Trevor Flugge, the wheat farmer from Western Australia who recently appeared on the front of a national newspaper smiling, shirtless, sweating and aiming a handgun at the camera, may not be the first person you would associate with Australian aid. Mr Flugge was the face of the Australian aid program in Iraq from April 28, 2003 where he received a seemingly open ended AusAID contract to the value of $679,345.70 (Australian Government Contract number 1109570).
Representing Australian taxpayers, Mr Flugge’s position with AusAID was to provide high-level advice on agriculture reforms and food security issues to the Iraqi Ministry of Agriculture. A former director of the Australian Wheat Board, and later the privatised AWB, Trevor Flugge had considerable experience as a grain trader but the appointment was criticised due to his lack of specialist expertise in the provision of agricultural development.
The criticism related to the Australian Government putting the interests of Australian business, in this case wheat farmers, before the development needs of the people of Iraq. If Mr Flugge’s job was to ensure the growth of Australian wheat exports to Iraq, then his mission was certainly successful. In 2002, prior to the appointment of Mr Flugge, Australia exported 1.03 million tonnes of wheat to Iraq. By 2005 this figure had grown by over 50 per cent to 1.55 million tonnes, ensuring Iraq remained one of the Australian wheat industries most crucial export destinations.
While the interests of Australian wheat farmers were well served, it seems the people of Iraq have not fared so well. In August 2005 the World Food Program found, “In total, approximately 25 per cent of the Iraqi population is highly dependent on the Public Distribution System (PDS). Some 2.6 million people (11 per cent of the population) are extremely poor and vulnerable to food insecurity. An additional 3.6 million people are highly likely to become food insecure if they are not provided with the PDS rations”.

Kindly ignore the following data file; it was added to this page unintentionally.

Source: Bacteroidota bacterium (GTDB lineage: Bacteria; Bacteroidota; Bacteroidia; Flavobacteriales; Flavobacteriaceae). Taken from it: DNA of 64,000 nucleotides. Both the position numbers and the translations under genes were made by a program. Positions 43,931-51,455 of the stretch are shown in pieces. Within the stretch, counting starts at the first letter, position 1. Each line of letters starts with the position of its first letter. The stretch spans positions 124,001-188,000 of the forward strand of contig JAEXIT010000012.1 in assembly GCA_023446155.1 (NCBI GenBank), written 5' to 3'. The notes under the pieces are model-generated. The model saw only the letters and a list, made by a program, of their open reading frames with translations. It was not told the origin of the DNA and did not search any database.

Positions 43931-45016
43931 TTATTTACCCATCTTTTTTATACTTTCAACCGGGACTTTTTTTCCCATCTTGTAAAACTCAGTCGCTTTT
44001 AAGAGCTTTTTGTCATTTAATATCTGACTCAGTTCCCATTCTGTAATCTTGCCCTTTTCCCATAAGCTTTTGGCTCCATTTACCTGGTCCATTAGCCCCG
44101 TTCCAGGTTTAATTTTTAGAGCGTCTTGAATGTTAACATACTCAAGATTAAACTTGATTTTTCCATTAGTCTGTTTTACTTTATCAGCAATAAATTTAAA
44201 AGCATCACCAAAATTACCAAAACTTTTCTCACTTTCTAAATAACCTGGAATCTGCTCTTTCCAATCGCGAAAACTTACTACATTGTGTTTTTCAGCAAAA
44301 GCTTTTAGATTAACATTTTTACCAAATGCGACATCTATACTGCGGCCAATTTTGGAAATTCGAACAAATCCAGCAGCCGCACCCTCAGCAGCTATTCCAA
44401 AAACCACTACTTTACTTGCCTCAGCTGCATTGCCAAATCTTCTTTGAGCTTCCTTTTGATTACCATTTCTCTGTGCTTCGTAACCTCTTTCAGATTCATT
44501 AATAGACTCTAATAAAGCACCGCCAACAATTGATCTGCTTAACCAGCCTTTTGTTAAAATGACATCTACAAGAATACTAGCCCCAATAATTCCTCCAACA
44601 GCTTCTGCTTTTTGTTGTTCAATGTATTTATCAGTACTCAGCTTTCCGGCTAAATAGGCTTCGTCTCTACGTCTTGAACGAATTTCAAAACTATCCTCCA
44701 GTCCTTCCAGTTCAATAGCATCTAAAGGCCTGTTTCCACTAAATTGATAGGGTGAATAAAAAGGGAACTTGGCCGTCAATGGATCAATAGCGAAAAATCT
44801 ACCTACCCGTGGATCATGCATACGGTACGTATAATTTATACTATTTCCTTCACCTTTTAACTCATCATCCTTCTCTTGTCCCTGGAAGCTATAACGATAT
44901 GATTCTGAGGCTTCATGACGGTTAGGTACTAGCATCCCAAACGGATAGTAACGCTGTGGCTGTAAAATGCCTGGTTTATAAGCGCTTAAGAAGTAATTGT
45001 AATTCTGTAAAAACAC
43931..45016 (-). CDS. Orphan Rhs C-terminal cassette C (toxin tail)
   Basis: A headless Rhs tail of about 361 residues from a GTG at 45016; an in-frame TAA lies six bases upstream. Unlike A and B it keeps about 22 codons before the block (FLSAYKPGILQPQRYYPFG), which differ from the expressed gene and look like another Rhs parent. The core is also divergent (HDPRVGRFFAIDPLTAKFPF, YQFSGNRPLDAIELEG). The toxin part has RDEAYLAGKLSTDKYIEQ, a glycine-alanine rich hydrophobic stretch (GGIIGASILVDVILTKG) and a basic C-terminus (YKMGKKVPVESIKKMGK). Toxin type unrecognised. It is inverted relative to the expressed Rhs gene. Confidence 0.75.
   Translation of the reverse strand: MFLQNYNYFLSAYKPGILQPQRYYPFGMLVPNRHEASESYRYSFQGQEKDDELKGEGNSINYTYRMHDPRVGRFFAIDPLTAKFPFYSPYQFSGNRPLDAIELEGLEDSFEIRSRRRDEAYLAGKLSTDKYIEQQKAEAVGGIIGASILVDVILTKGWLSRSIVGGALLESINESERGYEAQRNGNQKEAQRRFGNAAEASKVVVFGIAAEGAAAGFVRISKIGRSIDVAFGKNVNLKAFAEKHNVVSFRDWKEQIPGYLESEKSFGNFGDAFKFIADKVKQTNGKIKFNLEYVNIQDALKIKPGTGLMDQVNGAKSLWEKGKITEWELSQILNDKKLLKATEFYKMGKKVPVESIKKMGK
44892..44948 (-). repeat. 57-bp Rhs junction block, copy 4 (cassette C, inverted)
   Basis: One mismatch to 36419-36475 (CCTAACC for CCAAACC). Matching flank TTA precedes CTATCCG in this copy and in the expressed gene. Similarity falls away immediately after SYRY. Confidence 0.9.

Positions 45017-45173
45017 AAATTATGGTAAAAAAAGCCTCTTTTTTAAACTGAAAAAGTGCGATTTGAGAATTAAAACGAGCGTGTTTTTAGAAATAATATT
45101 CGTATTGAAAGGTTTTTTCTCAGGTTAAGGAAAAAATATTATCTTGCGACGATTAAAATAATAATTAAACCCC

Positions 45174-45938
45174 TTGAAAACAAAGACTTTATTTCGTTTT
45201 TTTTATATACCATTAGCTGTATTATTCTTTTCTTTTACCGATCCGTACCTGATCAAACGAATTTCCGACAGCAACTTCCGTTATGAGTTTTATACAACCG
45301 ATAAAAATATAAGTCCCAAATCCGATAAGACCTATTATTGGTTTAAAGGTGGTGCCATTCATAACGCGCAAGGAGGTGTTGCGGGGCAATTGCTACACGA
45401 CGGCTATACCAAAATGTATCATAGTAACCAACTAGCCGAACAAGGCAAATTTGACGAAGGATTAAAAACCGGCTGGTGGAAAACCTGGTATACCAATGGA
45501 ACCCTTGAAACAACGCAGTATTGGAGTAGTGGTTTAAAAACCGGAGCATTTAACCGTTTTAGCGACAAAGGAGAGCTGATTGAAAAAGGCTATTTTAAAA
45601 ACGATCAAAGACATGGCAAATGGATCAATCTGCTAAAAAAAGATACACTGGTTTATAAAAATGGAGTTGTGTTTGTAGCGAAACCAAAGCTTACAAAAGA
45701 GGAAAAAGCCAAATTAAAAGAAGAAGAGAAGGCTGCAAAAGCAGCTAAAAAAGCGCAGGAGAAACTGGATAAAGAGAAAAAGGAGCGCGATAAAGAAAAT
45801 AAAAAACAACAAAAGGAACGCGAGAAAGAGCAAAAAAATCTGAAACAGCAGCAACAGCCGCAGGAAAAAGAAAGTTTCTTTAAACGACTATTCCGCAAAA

The ethics of using the aid program for such narrow domestic interests appears difficult to reconcile. The current objective of the aid program “to advance Australia’s national interest through the alleviation of poverty and the promotion of sustainable development” appears to have fallen victim to the very narrow defining of the “national interest” term which is being translated into practice as “commercial interest” and “strategic interest”. And raises the question: are projects that do not have some commercial or strategic advantage to Australia, not to be funded regardless of the positive impact that they may induce?
From altruism to governance
Education, health and infrastructure are the traditional staples of aid delivery, yet in the Australian aid program over the past five years a revolution has unfurled. No longer are these the mainstays of Australian aid, instead “good governance” is the new aid mantra and as a concept it looms as ubiquitous as the cane toad.